And then all of the sudden, he got some kind of small traffic spike, and he got crashed on ets alloc failing to allocate. And he was confused, because Hey I have .. it says I have 7 GB only, and then it was 15 GB, I don't have memory to allocate these things.
Now the thing to know about erlang:memory(total) is that is the total areas of the blocks in your system.
It's not the total areas of the carriers in your system.
So there is the discrepancy, it's only the used areas that is the Erlang total, it's not the actual allocated from the operating system.
So if you see this discrepancy between what erlang:memory gives and what the top in your operating system gives, most probably you have some kind of fragmentation problem with your allocators.

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So again, looking at the statistics in there, we can see that he has a lot of blocks, and he has a blocks size that was at the moment 1.6 GB, I believe this was just one instance, so it's only one scheduler.
But we can see the max block size is 6.8 GB, but we can see at the carrier size, was largely the same for the current and maximum, so this is what our problem is, you have a fragmentation in the allocation of these binaries.
So for some reason, the allocators were allocating binaries in lots of different carriers, but one day when releasing them, it was not releasing all of the binaries within a carrier, it was one binary there, one binary there, and it was impossible to release these carriers. And then, he got a spike in ETS inserts, and he cannot put ets data into a carrier puts for binary allocation. And therefore trying to create ETS carriers, and you run out of memory.
So again we have to know what the average block size is, we can see that block size is about 800 bytes per block when we were at current, they had peak of 1.7 KB per block, and the carriers were about 7.8 and 7.7 MB per carrier. This is something you would expect.
But if you take the block size divided by the carrier size, we have a utilization about 22% when running at current, which is not good at all. But when we are at max, we had 93%, which is quite ok.
So what we want to do here is to find a better strategy for allocate these binaries so that we don't get into scenario when we are freeing binaries, the carriers can not be returned to operating system.

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So what we ended up changing there was to use .. the default allocator for binary is a normal best fit allocator, by using the address order best fit, we are trying to squeeze allocations further down into the memory space and therefore compacting them. Spending a couple of CPU cycles doing this, ...(没听清), notice any difference.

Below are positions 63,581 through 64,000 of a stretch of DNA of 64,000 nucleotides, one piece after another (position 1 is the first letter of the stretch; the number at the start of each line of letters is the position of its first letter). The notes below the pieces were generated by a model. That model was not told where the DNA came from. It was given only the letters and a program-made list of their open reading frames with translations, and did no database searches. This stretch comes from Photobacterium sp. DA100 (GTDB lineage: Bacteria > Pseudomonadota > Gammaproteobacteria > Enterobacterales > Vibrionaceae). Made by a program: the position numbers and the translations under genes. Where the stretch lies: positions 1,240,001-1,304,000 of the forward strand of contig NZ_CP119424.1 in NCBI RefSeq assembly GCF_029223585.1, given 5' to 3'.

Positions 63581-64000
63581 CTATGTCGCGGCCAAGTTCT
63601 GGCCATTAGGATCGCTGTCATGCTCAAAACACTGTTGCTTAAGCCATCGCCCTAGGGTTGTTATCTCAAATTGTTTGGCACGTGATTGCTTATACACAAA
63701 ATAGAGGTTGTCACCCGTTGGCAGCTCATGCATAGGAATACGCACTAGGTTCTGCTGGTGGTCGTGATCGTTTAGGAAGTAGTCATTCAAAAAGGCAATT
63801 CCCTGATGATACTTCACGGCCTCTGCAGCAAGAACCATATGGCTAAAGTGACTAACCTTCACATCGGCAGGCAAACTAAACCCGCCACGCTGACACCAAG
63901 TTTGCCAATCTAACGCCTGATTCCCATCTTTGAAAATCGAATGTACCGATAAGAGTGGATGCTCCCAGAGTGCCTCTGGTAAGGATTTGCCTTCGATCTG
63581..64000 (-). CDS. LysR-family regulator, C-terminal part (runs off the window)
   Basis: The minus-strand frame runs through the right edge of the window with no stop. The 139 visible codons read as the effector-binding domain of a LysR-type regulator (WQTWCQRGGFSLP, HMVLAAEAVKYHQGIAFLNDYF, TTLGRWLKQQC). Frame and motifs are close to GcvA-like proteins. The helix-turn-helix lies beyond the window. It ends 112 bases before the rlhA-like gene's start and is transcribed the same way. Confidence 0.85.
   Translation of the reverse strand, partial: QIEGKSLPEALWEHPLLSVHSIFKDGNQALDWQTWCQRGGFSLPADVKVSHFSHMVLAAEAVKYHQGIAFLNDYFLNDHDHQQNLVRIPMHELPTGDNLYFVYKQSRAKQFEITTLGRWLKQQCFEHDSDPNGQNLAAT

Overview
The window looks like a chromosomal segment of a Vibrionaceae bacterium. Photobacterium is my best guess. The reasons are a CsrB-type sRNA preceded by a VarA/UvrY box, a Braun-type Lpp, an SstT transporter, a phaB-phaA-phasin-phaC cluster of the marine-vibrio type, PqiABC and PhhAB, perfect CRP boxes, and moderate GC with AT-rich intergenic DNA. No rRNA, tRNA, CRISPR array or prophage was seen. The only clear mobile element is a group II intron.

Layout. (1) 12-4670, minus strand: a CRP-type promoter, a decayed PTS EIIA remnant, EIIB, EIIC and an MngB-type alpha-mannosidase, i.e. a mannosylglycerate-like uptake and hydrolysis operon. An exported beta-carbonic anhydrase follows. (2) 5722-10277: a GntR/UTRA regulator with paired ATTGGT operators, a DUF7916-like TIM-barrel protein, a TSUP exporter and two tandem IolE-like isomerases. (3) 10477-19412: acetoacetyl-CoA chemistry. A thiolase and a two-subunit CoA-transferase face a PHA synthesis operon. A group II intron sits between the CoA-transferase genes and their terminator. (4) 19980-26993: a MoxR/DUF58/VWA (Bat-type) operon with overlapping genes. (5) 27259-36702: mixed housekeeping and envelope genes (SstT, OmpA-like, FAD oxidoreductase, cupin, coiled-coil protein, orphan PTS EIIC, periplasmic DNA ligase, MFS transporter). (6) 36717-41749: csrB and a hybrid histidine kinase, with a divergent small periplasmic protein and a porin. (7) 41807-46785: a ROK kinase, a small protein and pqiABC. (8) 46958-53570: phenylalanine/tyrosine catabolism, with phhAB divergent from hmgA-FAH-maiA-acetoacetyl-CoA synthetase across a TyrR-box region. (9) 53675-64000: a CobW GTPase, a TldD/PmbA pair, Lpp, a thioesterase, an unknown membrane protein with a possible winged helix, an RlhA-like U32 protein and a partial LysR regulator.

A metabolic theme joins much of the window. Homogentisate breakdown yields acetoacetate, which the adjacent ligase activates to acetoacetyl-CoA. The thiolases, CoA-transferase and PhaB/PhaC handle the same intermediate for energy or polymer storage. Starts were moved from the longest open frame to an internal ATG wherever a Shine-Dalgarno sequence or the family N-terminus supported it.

We also shrunk the size of the largest multiblock carriers, by doing this we were hoping that statistics would be in our favor, so that we could free more of the carriers. And that turned out to be the case as well.
I don't know exactly what his xxx(没听清,应该指的是内存使用率) now is, but it's not at 20%, that's more like 50% or 40%, which saved the system in a lot of cases. So there's nothing to deal with these crashes any more.

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Some of the new features are coming up lately.
So I was talking about the pool that was coming in R16B01, so this can only be migrated from things with the same type. It's migration in between schedulers, but it's still binary to binary migration, so you cannot migrate something from a binary allocation to an ets allocation yet. This is something that we probably get to work on eventually.
So this will not save the fragmentation problem having this pool, but it helps when you are having a scenario where you are allocating in a lot of schedulers in high load, and then your load shrinks for once, and it helps a lot, and you get a lot of deallocations. The reason for this introduction is that we have a customer that was in memory goaf as the load of system decreased, which is not really what you want to see, because you had a peak and then we allocate a lot of memory, lots of memory, and then the load shrunk, and he was just allocating in one scheduler, but he was not able to use the carriers in the other schedulers, and therefore the memory of that scheduler increased, and it wasn't able to deallocate the other schedulers. So by migrating these carriers to scheduler 1, we solve that problem. This by the way is turned on by default in 17.0, so check your system and see if you want to have it or not, we have only see the positive effective of this, but it might be possible that there are some down sides for it.
In R16B03, we have something called super carrier, which is where the erts_mmap functionality was add in. So this is a way for us to prealloc a huge chunk of memory for Erlang virtual machine at startup, so that we don't have to request for memory from operating system.